There's no reason not to play him as very independent, either. Just keep in mind that when you run off on your own the GM is likely to spend more time with the other players. Try to handle your solo operations one-on-one with the GM outside the regular session if possible.
Finally, purely psychopathic or sociopathic characters are hard to work into a group (except in certain games). If you insist on playing a cold-blooded murderer, and the rest of the group isn't of like mind, don't be surprised if your character ends up being sent to jail or killed by his supposed allies.
It's actually pretty unlikely that you need help with making up a character you enjoy, but there are a couple of things to look out for.
The One Trick Pony
When you're making up a character, you should try to make up a reasonably well-rounded individual. It's perfectly OK to make up the super swordsman for a fantasy game, but if all he's good for is swinging his sword, he's going to be pretty boring most of the time. You should think about what else your swordsman would have learned. If he's a nobleman, he should be reasonably adept at court. If he learned to fight as a bandit, maybe he's had dealings with the underworld. He should probably have a little bit of Healing or First Aid or whatever no matter what.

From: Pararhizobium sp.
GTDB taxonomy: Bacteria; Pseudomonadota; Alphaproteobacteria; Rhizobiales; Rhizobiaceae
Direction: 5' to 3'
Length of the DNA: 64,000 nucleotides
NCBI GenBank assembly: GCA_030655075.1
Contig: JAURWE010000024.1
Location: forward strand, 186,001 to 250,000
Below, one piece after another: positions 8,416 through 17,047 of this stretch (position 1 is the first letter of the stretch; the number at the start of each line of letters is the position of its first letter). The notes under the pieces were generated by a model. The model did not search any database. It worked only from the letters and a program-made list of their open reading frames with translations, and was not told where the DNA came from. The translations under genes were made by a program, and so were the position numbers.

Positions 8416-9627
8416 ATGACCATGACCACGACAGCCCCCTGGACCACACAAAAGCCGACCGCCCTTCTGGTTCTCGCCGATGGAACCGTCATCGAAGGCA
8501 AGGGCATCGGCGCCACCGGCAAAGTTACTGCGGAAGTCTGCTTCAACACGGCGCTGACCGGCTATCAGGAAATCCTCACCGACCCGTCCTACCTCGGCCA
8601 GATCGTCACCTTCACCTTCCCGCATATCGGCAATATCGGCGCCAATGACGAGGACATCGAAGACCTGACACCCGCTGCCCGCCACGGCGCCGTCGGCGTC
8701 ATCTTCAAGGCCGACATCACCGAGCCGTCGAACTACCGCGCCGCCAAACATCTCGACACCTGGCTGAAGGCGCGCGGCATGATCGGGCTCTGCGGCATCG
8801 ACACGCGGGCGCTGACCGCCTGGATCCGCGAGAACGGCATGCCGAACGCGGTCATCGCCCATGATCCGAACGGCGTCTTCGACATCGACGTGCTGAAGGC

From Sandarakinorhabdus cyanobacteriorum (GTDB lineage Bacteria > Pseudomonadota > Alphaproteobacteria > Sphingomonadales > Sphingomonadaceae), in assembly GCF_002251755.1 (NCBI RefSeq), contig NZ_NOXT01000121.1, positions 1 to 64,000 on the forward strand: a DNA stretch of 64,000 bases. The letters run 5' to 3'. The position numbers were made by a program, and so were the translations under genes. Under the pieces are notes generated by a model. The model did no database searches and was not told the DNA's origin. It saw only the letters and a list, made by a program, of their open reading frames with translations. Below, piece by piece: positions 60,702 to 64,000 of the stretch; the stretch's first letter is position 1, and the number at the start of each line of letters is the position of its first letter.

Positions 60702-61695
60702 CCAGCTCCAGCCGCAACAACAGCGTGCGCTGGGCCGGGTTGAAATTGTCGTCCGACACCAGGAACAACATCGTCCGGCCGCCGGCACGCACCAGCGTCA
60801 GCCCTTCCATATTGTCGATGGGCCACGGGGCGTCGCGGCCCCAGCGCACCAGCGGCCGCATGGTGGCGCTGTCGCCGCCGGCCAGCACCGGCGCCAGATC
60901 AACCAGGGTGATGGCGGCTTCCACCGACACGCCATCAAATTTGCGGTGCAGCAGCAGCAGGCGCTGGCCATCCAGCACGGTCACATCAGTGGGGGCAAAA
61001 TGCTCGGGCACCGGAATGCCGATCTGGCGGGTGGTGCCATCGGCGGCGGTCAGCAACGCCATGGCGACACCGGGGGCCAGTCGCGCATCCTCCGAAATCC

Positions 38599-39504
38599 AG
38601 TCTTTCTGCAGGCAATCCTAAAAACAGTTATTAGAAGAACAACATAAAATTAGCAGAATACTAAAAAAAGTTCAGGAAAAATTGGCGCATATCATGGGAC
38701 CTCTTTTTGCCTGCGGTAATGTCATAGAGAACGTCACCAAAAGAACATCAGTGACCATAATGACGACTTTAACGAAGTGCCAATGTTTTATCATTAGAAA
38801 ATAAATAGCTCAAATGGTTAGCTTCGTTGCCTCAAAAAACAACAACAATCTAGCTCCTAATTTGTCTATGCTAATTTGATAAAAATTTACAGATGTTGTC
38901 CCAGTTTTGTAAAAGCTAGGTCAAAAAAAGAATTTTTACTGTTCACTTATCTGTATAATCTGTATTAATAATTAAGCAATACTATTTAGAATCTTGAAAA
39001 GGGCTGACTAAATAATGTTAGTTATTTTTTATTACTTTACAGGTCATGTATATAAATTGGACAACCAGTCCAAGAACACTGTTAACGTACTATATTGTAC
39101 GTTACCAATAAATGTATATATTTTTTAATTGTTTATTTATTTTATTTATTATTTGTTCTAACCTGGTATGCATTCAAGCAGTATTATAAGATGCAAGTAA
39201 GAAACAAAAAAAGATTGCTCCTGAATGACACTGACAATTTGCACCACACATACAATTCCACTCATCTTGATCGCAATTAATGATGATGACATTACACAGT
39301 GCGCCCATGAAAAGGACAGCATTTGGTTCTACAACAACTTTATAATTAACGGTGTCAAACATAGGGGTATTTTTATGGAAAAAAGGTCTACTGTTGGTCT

Fun to Write, No Fun to Play
This has only happened to me a few times. I've had a couple of characters who were really interesting to write, but when it came time to play them I didn't enjoy it. One was too much of a jerk for me to ever get sympathetic about. One was very logically just too boring to do much with. A third one just scares me. I still hear her voice in the dark of the night, and she won't go away...